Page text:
Jane looked over her shoulder and smiled. "Like this, darlin'." 

    With that, another duplicate appeared at her side, and laid down next to her wounded double, taking her hand in her own. A split-second later, a single rabbit lay on the tarp at the midpoint between the two vanished bodies, a half healed wound in her side. A blood-soaked lead slug laid on the spot where the gravely wounded rabbit had occupied. 

    As her vixen companion marveled, she propped herself up on her elbows, looking at her unwounded duplicate with clearer eyes, a pained smile crossing her face. "N-Next?"

The Gaze: The Glass Goose section divider - by Warren Hutch

    A snarl spread across Klaus Ravenholt's face as he peered through his binoculars at the approaching launch. The brown tabby and tan-furred rabbit sat and looked impassively ahead, their casual attitude as they approached his floating stronghold amplifying his fury. He lowered the glasses and bellowed over at the heavyset far-eastern bear who leaned on the railing beside him, staring at the returning launch with goggling dismay. "Captain Dao! Sharpshooters! Bring out the rifles, now!" 

    The black furred bear turned, popping a button over his belly as he drew in breath to give a shout over his right shoulder. "MISTER PHUNG! RIFLES!" 

    He was startled as the angular-faced feline appeared at his left side, grasping the railing with his dark-furred hands as a trio of riflemen - A dirty-furred jackrabbit, a rawboned hyena, and a stern-faced dog who's dingy black-and-white face told of Huskian extraction - all took up positions along the railing and sighted-in. 

    The feline's creaking voice sounded out as he looked down the rail at them past the wolf and bear with his slightly crossed, slitted blue eyes. "The Captain has promised a gold sovereign to the one who puts a bullet between the eyes of the Sylvanian females. Is this not so, Captain?" 

    The bear blinked and shook his head. "I have? Yes... yes I have. A sovereign for each!" 

    The rabbit's ears laid back over his broad brimmed hat as he sighted down his rifle. "Aisy monneh, Mistah Phang. Two shielas, roit in th' hid." 

    His brow furrowed as he scanned across a placid, empty lagoon. His fellow snipers had similar cause for confusion, their rifle barrels waving back and forth without a target. A snarl came from the hyena. "Where they go?" 

    The Ravenholt let out a growl and raised the binoculars again, panning them over the water with his ears lying back flat against his skull. "<Damn them! DAMN them! DAMN THEM! How are they DOING that?>"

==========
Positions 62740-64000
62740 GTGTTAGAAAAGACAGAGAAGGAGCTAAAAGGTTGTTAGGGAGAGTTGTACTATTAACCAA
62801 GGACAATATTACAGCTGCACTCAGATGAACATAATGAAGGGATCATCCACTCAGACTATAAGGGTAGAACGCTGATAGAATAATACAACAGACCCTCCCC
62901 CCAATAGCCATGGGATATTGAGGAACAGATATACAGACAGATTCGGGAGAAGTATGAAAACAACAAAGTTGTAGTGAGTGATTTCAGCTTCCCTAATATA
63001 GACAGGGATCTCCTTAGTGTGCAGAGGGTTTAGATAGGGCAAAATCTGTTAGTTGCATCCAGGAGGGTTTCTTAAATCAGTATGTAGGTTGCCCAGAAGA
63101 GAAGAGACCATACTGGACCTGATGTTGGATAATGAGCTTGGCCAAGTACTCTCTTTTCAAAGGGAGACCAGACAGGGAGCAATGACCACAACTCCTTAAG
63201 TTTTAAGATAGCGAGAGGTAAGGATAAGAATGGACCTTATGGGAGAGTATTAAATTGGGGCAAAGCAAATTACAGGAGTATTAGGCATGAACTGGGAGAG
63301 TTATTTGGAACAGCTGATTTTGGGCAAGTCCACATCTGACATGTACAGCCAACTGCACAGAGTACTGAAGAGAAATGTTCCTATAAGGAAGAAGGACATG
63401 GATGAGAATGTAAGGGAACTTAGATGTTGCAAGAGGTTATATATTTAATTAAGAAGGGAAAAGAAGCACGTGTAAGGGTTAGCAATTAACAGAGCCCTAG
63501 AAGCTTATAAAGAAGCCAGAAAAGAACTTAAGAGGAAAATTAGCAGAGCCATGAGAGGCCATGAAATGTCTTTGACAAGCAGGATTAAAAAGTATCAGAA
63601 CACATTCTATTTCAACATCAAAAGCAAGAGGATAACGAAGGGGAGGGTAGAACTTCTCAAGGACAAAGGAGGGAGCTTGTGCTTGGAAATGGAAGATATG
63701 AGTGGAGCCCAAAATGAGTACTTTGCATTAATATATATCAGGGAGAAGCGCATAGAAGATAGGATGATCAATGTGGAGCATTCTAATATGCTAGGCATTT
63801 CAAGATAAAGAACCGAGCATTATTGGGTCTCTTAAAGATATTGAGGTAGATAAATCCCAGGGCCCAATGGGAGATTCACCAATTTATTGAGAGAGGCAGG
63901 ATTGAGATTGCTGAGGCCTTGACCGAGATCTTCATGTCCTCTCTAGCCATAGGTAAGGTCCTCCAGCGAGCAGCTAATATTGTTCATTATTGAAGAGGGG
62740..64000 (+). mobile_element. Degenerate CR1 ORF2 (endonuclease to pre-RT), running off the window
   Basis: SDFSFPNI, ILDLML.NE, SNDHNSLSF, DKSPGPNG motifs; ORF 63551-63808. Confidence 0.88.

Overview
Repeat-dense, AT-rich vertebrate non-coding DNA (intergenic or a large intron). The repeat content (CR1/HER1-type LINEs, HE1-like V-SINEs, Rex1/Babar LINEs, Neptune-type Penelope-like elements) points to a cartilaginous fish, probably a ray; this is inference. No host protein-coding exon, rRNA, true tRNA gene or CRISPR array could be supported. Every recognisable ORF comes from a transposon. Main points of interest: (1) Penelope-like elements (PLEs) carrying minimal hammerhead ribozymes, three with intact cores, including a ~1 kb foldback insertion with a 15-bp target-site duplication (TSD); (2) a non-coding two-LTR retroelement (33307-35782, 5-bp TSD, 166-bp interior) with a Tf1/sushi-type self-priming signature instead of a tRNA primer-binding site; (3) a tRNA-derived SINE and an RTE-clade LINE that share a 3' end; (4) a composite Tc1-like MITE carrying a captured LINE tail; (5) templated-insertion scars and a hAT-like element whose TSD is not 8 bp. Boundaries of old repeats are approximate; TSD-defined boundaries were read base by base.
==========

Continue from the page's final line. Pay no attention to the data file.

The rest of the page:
The three gunmen each in turn responded with a startled cry as three shots rang out from below, and their rifles leapt out of their hands in bursts of shattered wood and broken metal. The wolf's jaw dropped, his binoculars falling out of his hands and plunking into the water far below. 

    He spent a moment blinking morosely at the ripples, before turning and grabbing Phung by the scruff of his neck and shaking him. "Get the crew up here. All of them! Bring veapons! Stand ready to repel boarders." 

    The burly ursine captain of the Hei Long rounded on him. "From where, Herr Ravenholt?" 

    The wolf threw the hapless feline to the deck and bared his fangs at the black-furred bear. "Don't ask stupid qvestions, fool! Just go! NOW!" 

    With that, he turned, and started stalking across the deck. 

    Mr. Phung propped himself up on his elbow and called after him. "Where are you going, Herr Ravenholt?" 

    The wolf snapped over his shoulder. "Below! Now get moving, you vorthless idiots! Vhat am I paying you for?" 

    The feline's eyes narrowed, as the shaken jackrabbit helped him to his feet. He cursed under his breath. "Not this, I can tell you..." 

    Jane Early grinned up at the noise and confusion up on deck as she grabbed one of the dangling winch lines, hooking it to the prow of the launch. She turned to Dorothy with a chuckle and called softly over to her. "I'll be durned if'n I don't love it when they git all flustered n' skittish." 

    A faint smile flashed across Dorothy's muzzle beneath her glittering eyes, as she slid two fresh clips of ammunition into the Widow's Tears. She turned her uncanny gaze toward the enthralled male cat who sat at the the stern next to the other rope, and pointed upward. The feline began pulling the rope in tandem with Jane, raising the boat up toward the ship's upper deck.

    A pair of sailors stood nervously on deck, turning with pricked ears as the boat winches began to creak. 

    One was the hulking bear who had menaced Gwen on the Casino Island docks. He carried a heavy ball-peen hammer in his left hand while his right hand was clutched to his broad chest, tightly bound and splinted. Large, ugly bruises adorned both cheeks, making his features even more grotesque than they were before.